LaRon Landry evidently doesn’t do remorseful apologies.
In his first interview since returning to the Indianapolis Colts after serving a four-game NFL suspension for using performance-enhancing substances, the closest Landry came to being contrite was the admission, “It was a costly mistake.”
The quick question-and-answer chat with reporters surrounding the safety’s locker lasted about two minutes. The brevity was to be expected, considering Landry doesn’t much care for chatting with the media. He started it off with an answer he would repeat, that his transgression was “in the past.”
True, but he’s still paying for it. The Colts don’t intend to start the 2012 Pro Bowl defender in Sunday night’s game against the New England Patriots at Lucas Oil Stadium. He’ll play special teams and get some snaps with the base defense while Sergio Brown makes his sixth consecutive start.
“I’m ready for when my number is called, so I’m still in it,” Landry said of being a substitute after starting 95 of 96 games in his eighth-year pro career.
When his suspension was announced, Landry sent out a suggestive tweet that his situation needed to be explained. But when asked if there was anything he wished to share about why he was suspended, he declined.
“Not really man,” he said. “That was in the past, just glad to be back, happy to be back in the locker room, playing football. We’ve moved past it, so here I am.”
Considered a loner in that locker room, the question becomes how will the Colts receive him. Landry was given a four-year, $24-million contract with $14 million guaranteed in the 2013 offseason. But he has yet to perform at the Pro Bowl level he displayed for the New York Jets two years ago.
Head coach Chuck Pagano recently said he spoke with Landry about being the best player the safety could be. Such conversations aren’t typically had if players are producing.
When the league announced in May that outside linebacker Robert Mathis would be suspended for this season’s first four games for violating the same drug policy, he revealed it was for taking a fertility drug and he apologized to his team and fans.
If Landry apologized to his teammates, he wasn’t saying.
“They welcomed me back with open arms,” he said, when asked if he apologized. “Like I said, we moved past it. I’m looking forward to the Patriots.”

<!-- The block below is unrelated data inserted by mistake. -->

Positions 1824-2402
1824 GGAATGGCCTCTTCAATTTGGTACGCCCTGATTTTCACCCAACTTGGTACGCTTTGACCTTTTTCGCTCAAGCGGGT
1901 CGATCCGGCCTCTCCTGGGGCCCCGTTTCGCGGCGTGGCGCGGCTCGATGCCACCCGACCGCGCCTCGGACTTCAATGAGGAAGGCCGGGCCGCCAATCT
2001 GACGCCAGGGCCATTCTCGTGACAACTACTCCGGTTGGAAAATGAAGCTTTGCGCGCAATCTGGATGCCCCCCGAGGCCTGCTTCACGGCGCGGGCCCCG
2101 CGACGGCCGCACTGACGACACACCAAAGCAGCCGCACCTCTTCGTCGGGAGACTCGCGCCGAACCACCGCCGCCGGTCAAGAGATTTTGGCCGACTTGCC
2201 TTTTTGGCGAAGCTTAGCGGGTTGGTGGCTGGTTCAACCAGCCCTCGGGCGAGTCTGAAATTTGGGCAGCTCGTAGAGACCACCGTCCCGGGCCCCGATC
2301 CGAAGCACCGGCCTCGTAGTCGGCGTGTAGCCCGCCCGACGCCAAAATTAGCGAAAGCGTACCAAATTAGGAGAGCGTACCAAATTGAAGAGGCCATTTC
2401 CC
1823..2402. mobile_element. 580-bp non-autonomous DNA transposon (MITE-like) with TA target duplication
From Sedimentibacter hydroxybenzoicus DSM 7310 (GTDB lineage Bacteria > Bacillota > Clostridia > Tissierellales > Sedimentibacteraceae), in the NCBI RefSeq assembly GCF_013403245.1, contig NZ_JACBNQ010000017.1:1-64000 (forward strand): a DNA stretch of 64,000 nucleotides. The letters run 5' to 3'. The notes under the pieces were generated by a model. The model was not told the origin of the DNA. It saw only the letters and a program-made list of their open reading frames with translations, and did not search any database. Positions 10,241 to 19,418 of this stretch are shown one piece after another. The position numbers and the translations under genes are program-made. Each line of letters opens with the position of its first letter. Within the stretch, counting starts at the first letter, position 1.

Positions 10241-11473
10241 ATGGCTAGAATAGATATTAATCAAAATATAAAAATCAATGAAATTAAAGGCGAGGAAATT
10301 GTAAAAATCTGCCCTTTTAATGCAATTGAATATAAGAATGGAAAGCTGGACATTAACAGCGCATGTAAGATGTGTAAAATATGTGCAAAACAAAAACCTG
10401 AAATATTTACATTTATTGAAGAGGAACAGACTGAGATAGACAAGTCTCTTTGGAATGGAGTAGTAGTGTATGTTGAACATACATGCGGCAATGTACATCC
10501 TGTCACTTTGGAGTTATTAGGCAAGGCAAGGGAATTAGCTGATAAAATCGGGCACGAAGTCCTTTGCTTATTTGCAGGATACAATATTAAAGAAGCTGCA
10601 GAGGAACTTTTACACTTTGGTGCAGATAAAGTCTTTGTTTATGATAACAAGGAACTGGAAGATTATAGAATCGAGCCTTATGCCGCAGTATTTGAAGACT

What was his teammates’ reaction to the suspension?
“It was a costly mistake on my part,” he said. “They understand. They know who I am as a person, they know who I am, my work ethic, so they know that I made a costly mistake. Being an eight-year veteran, I should have handled it a different way, but like I said, it’s in the past and I’ve moved forward.”
Landry said he continued to work out and stayed in his playbook during the absence, “so it wasn’t that hard getting acclimated.” But the Colts didn’t activate him right away, instead opting to use the commissioner’s exemption to keep him out of the lineup for the previous game, a 40-24 road victory over the New York Giants on Nov. 3.
Pagano said the decision to start Brown had as much to do with Brown’s solid play as it did with Landry needing to get back into game shape after the long layoff.
“Yeah, he looks good out there,” Pagano said Friday. “He’s moving around good. The calls and the terminology when you’re away for a certain amount of time, I don’t care if you’re playing or coaching, it takes you a little bit to re-acclimate in all areas, physically, mentally, everything. He’s in a good place right now.”
Pagano was asked if Landry would have the same drive despite playing mostly on special teams.
“He’s a football player and he’s a team guy,” the coach said. “He’s going to do whatever he has to do to help the team win.”
Phillip B. Wilson can be found on Twitter (@pwilson24), Facebook and Google+.